A shelter-belt for the home grounds is often placed at the extreme edge of the home yard, toward the heaviest or prevailing wind. It may be a dense plantation of evergreens. If so, the Norway spruce is one of the best for general purposes in the northeastern states. For a lower belt the arbor vitae is excellent. Some of the pines, as the Scotch or Austrian, and the native white pine, are also to be advised, particularly if the belt is at some distance from the residence. As a rule, the coarser the tree the farther it should be placed from the house.
The common deciduous trees of the region (as elm, maple, box-elder) may be planted in a row or rows for windbreaks. Good temporary shelter belts are secured by poplars and large willows. On the prairies and far north the laurel willow _(Salix laurifolia_ of the trade) is excellent. Where snow blows very badly, two lines of breaks may be planted three to six rods apart, so that the inclosed lane may catch the drift; this method is employed in prairie regions.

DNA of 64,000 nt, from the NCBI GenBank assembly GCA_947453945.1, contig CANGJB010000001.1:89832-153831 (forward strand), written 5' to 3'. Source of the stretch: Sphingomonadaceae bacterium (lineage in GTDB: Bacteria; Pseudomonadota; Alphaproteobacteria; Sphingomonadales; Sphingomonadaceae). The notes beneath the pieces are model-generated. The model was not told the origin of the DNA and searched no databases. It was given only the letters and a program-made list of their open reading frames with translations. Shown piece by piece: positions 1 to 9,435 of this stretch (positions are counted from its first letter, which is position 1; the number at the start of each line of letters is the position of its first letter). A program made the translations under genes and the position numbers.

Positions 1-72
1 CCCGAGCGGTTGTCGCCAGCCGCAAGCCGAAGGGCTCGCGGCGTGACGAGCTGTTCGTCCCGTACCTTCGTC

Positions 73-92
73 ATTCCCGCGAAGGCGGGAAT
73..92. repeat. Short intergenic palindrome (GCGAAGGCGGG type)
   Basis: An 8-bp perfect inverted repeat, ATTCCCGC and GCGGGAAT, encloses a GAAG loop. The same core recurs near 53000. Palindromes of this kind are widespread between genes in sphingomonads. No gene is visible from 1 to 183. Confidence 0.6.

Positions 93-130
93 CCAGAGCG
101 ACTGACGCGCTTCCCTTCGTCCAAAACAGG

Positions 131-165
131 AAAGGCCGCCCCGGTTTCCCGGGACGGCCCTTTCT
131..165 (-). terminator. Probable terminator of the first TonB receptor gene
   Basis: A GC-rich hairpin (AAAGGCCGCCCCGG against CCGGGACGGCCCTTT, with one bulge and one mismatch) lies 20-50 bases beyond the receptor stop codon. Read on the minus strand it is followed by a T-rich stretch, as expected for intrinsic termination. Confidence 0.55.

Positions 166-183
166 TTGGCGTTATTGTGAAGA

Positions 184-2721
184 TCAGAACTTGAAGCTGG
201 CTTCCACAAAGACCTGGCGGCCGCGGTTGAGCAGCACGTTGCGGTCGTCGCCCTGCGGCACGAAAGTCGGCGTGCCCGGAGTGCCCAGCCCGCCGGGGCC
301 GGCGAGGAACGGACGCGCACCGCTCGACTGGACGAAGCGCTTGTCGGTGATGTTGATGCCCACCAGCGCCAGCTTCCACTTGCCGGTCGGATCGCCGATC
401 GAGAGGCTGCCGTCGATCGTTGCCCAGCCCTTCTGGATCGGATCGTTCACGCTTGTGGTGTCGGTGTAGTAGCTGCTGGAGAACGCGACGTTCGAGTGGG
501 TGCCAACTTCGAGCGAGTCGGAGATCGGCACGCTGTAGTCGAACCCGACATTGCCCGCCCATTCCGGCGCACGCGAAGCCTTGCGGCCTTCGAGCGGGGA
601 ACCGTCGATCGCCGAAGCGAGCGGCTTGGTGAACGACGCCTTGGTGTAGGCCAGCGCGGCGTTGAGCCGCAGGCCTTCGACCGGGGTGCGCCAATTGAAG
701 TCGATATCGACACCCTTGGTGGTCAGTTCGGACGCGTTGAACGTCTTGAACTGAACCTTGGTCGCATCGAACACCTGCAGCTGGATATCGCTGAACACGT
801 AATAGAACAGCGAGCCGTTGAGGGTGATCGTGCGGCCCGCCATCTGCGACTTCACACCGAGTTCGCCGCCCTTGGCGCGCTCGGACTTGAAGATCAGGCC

Persons may desire to use the break as a screen to hide undesirable objects. If these objects are of a permanent character, as a barn or an unkempt property, evergreen trees should be used. For temporary screens, any of the very large-growing herbaceous plants may be employed. Very excellent subjects are sunflowers, the large-growing nicotianas, castor beans, large varieties of Indian corn, and plants of like growth. Excellent screens are sometimes made with vines on a trellis.
Very efficient summer screens may be made with ailanthus, paulownia, basswood, sumac, and other plants that tend to throw up very vigorous shoots from the base. After these plants have been set a year or two, they are cut back nearly to the ground in winter or spring, and strong shoots are thrown up with great luxuriance during the summer, giving a dense screen and presenting a semi-tropical effect. For such purposes, the roots should be planted only two or three feet apart. If, after a time, the roots become so crowded that the shoots are weak, some of the plants may be removed. Top-dressing the area every fall with manure will tend to make the ground rich enough to afford a very heavy summer growth. (See Fig. 50.)